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The Sources of Campaign Money

  • Presidential candidate

    -Private donors

    -Federal government

  • Congressional candidates get their money from private sources

    -gov’t also gives parties up to 74.4 million dollars

    -most money comes from small donations

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Campaign Finance Rules

  • Individuals can’t contribute more than $1,000

  • Political Action Committee (PAC) at least 50 members, no more than $5,000 to least 5 candidates

  • Independent expenditures: spending by an organization (PAC, Union, etc.) that is done to help a party or candidate but is done independently of them

  • Soft money: funds obtained by parties that are spent on party activities, such as get out and vote drives, but not for a specific candidate.

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Finding A Winning Coalition

  • There are to ways to find out the nature of party’s voting coalition

  • #1 to ask what % of groups in the population support the Democratic party or Republican candidate for president

    - This answers how loyal the groups (unions, farmers, etc) are

  • #2 to ask what proportion of a the party’s total vote came form each group (African Americans, Asians, Hispanics, etc)

    -this informs us how important each group is to a candidate or party

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  • Democratic–Africans are the most loyal voters except in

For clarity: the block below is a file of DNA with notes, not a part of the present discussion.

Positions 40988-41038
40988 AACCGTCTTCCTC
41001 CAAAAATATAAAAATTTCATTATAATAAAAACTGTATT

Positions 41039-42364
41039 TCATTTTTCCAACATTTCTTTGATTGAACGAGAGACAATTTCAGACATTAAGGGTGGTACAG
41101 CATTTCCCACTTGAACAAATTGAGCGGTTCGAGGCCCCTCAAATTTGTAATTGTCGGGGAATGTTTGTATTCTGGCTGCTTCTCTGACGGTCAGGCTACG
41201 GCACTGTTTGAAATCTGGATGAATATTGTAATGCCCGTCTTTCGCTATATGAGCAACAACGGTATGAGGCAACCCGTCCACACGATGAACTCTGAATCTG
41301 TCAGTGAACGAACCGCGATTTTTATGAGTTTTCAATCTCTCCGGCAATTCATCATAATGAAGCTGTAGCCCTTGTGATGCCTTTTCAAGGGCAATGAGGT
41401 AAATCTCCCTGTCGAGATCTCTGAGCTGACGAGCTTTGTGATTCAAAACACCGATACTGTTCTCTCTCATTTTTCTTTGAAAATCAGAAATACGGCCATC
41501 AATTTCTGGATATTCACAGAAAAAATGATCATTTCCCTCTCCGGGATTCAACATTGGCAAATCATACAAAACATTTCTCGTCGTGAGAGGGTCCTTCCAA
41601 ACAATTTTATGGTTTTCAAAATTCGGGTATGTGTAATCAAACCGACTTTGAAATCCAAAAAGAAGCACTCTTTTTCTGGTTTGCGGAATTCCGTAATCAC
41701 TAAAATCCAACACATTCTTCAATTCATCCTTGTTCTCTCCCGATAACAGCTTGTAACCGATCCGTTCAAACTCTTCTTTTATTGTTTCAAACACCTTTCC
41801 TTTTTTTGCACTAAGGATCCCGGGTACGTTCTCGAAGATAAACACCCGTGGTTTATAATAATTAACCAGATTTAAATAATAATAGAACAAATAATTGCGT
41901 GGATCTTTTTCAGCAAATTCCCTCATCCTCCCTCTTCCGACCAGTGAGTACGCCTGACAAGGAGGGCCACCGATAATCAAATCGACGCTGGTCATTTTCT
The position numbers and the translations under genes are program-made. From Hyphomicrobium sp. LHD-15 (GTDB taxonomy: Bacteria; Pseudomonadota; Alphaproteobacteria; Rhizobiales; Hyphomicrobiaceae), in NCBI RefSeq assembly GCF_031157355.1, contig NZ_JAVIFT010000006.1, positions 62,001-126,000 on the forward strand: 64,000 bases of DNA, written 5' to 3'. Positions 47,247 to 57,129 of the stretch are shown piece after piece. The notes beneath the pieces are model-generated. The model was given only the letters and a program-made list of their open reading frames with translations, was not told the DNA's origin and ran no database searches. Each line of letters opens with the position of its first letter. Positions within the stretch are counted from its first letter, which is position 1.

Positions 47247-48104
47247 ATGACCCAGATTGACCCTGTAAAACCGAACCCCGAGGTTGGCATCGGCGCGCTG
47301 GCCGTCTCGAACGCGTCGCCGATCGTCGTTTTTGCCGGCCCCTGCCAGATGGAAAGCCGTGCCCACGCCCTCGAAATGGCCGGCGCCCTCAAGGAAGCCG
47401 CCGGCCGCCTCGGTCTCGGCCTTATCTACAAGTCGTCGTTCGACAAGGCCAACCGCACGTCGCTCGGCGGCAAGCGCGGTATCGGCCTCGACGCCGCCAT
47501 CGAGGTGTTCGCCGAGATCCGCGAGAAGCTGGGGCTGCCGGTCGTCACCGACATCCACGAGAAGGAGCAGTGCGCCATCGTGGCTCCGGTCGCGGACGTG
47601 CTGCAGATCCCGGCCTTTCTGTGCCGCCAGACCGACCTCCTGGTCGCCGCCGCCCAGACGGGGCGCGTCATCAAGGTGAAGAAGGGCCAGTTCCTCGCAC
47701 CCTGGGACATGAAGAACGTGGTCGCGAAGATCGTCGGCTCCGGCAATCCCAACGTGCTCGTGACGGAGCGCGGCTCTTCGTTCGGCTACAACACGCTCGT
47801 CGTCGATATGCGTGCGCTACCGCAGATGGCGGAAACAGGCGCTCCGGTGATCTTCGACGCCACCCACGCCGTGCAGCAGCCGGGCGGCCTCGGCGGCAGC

-1952 2/3 voted Democratically

    -1964 4/5 voted Democratically

  • Hispanic turn out low, most not citizens so political power is not equivalent to their #’s

    Republicans often describe as a party of business & professional people, loyally is strong except in 1964 to support Lyndon Johnson

  • Farmers are sensitive to farm prices thus quick to change parties

  • Every year a winning coalition must be made to win votes

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The Effects of Elections on Poling

  • The election of 1964 democrats such a large majority in congress & presidency brought forth new policies

    -Medicare& Medicaid

    -Federal aid to education & local enforcement

    -Two dozen environmental & consumer protection laws

    -Voting Rights Act of 1965

    -revision of immigration laws

    -A new cabinet-level Dept of Housing & Urban Development

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A Second Campaign Finance Law

  • The campaign finance reforms of 1970 made it harder for new candidates to raise money ( especially for those who are not wealthy

  • Eg.- -individual contributions = $250 or less

  • -Interest groups and corporations = $5,000 or less

  • -Self contributions = unlimited

  • A congressional movement to reform the 1970's created the Biparistian finance reform act of 2002. This act:

  • -banned sort money ( from corporations and unions)

  • -the amount of individual contributions was raised from $1,000 to$2,000

  • -imposed sharp restrictions on “independent expenditures” by corporations, labor unions,

  • etc..

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New sources of money

  • Programs such as Media Fund and American Voters are generated by those who can no longer contribute with “soft money” and still want to support a candidate

  • Eg.- a wealthy man donated $23 million to an organization who wanted to defeat George

  • Bush

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Money and Winning

  • In presidential campaigns, money does not matter as much because candidates receive the same amount of money from the federal government

  • 3 significant aspects that affect presidential candidates on the election outcomes

  • -Political affiliation,

  • 80% of presidential votes go to candidates from eighter of the 2 main parties

  • (Democrats or Republicans)

  • -the state of the economy

  • In good economic times party holding the White House does well, and in bad, it

  • it does badly

  • -the character of the candidate

  • Does the candidate think as the voters think about social issues ( abortion, gun